DIY: How to Work with Lilacs

Project and Photos By: Chelsea Fuss
Are you dreaming of a fragrant lilac bouquet for your wedding day? It’s easy to make your own but there are a few things you should know when working with lilacs. Here are some insider florist tips for working with these delicate spring flowers.
Always buy extra lilacs, Inevitably some of them will wilt early, as they are a very delicate flower. Buy twice as much as what you think you will need. Choose lilacs that are budded or just starting to open, because once you start arranging them, they will begin opening very quickly.
There are two ways to trim a lilac stem. It’s important to get this part right because the stems of lilacs are very woody and if they aren’t trimmed properly, they won’t drink water. You can use these tricks for other woody stemmed flowers like viburnum and cherry blossom.
You can snap the stem, which tears the stem open and allows it to absorb water easily. Just take two hands and break the stem in half.
You can also cut the stem at an angle with a pair of sharp clippers. Then, slice once or twice, straight up the stem as shown in the photo. Always cut between the nodes- the small bumps in the stems.
After you trim your lilacs, put them in a bucket of deep, lukewarm water for a few hours, in a cool, dark place, away from bright sunlight.
If you do encounter some wilted stems, make sure they have been trimmed and are resting in deep water. If they still wilt, submerge the whole flower in a bucket of hot water for a five minutes. Then, re-trim the stem and put the stem in a bucket of lukewarm water. Within a few hours, your lilac should be revived!
Before arranging, take as many leaves as possible off the stems, so the flower can use the water for the blossoms instead of the leaves. Strip the lower stems of any leaves or flowers, as those will create bacteria in the water and make the flowers die more quickly. Do leave a few leaves though on the upper end of a few stems, as they make a lovely accent in a bouquet.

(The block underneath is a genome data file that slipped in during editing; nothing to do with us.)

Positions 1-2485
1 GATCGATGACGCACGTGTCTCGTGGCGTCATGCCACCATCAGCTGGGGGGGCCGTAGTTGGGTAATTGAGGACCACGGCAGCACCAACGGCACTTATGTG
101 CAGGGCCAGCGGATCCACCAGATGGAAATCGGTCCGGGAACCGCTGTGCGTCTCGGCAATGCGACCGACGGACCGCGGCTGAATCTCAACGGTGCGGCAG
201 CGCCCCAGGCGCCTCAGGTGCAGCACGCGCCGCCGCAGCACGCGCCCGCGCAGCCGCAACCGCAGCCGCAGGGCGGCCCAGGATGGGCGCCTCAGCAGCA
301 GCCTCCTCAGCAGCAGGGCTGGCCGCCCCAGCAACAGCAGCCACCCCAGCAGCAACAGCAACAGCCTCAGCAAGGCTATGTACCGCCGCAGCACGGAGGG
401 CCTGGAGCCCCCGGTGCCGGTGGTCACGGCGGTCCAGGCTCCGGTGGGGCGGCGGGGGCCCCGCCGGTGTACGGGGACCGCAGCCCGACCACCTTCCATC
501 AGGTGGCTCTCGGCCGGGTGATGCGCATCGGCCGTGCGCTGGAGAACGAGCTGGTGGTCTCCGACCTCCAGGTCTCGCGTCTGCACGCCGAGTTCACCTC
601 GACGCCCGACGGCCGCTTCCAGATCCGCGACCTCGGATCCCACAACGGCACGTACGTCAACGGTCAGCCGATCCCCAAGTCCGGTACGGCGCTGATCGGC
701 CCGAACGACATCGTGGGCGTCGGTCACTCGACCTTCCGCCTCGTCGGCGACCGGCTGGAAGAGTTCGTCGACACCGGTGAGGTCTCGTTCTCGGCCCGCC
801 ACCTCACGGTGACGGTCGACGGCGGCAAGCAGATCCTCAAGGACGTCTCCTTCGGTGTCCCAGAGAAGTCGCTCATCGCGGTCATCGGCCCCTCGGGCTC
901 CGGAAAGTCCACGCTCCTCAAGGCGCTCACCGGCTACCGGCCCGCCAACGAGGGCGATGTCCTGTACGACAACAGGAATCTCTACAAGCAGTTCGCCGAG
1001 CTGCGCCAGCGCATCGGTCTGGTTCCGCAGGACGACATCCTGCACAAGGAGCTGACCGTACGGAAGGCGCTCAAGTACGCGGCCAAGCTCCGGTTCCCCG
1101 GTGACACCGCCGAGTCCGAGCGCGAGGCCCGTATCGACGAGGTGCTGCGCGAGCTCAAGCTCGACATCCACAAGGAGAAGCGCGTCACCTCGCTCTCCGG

Keep your bouquet in water right until it’s ready for use. It’d be extra smart to make two bouquets if you are getting married on a hot summer day. Have one waiting in a cool, dark place (perhaps in a fridge, away from food) in cool water. If your bouquet starts to fade, you can switch to a new bouquet half way through the day!
Lilacs are available in late spring, usually April-May. White lilacs are available from Holland as early as January, but will be much more expensive that time of year. If you are set on lilacs but their bloom time doesn’t coincide with your wedding date, consider these alternatives:
Butterfly Bush: a purple, summertime flower with a similar shape to the lilac. It usually comes in dark purple.
Hyacinth: This spring flower is available from greenhouses starting in December and available through May. They are much easier to secure ahead of time than lilacs. They are fragrant and have a similar shape to lilacs, though much smaller. They are available in pink, white, deep blue, lavender, and sometimes yellow.
Blooming Privet: This unusual flower comes from the common shrub, privet and is a gorgeous alternative to lilacs. Available in the late summer to early fall, the flowers aren’t fragrant but will certainly give your wedding the same feel as lilacs. They are available in white.
Happy flower arranging!
Last Updated: August 17, 2015 at 9:39 pm
Tags: DIY, Flowers
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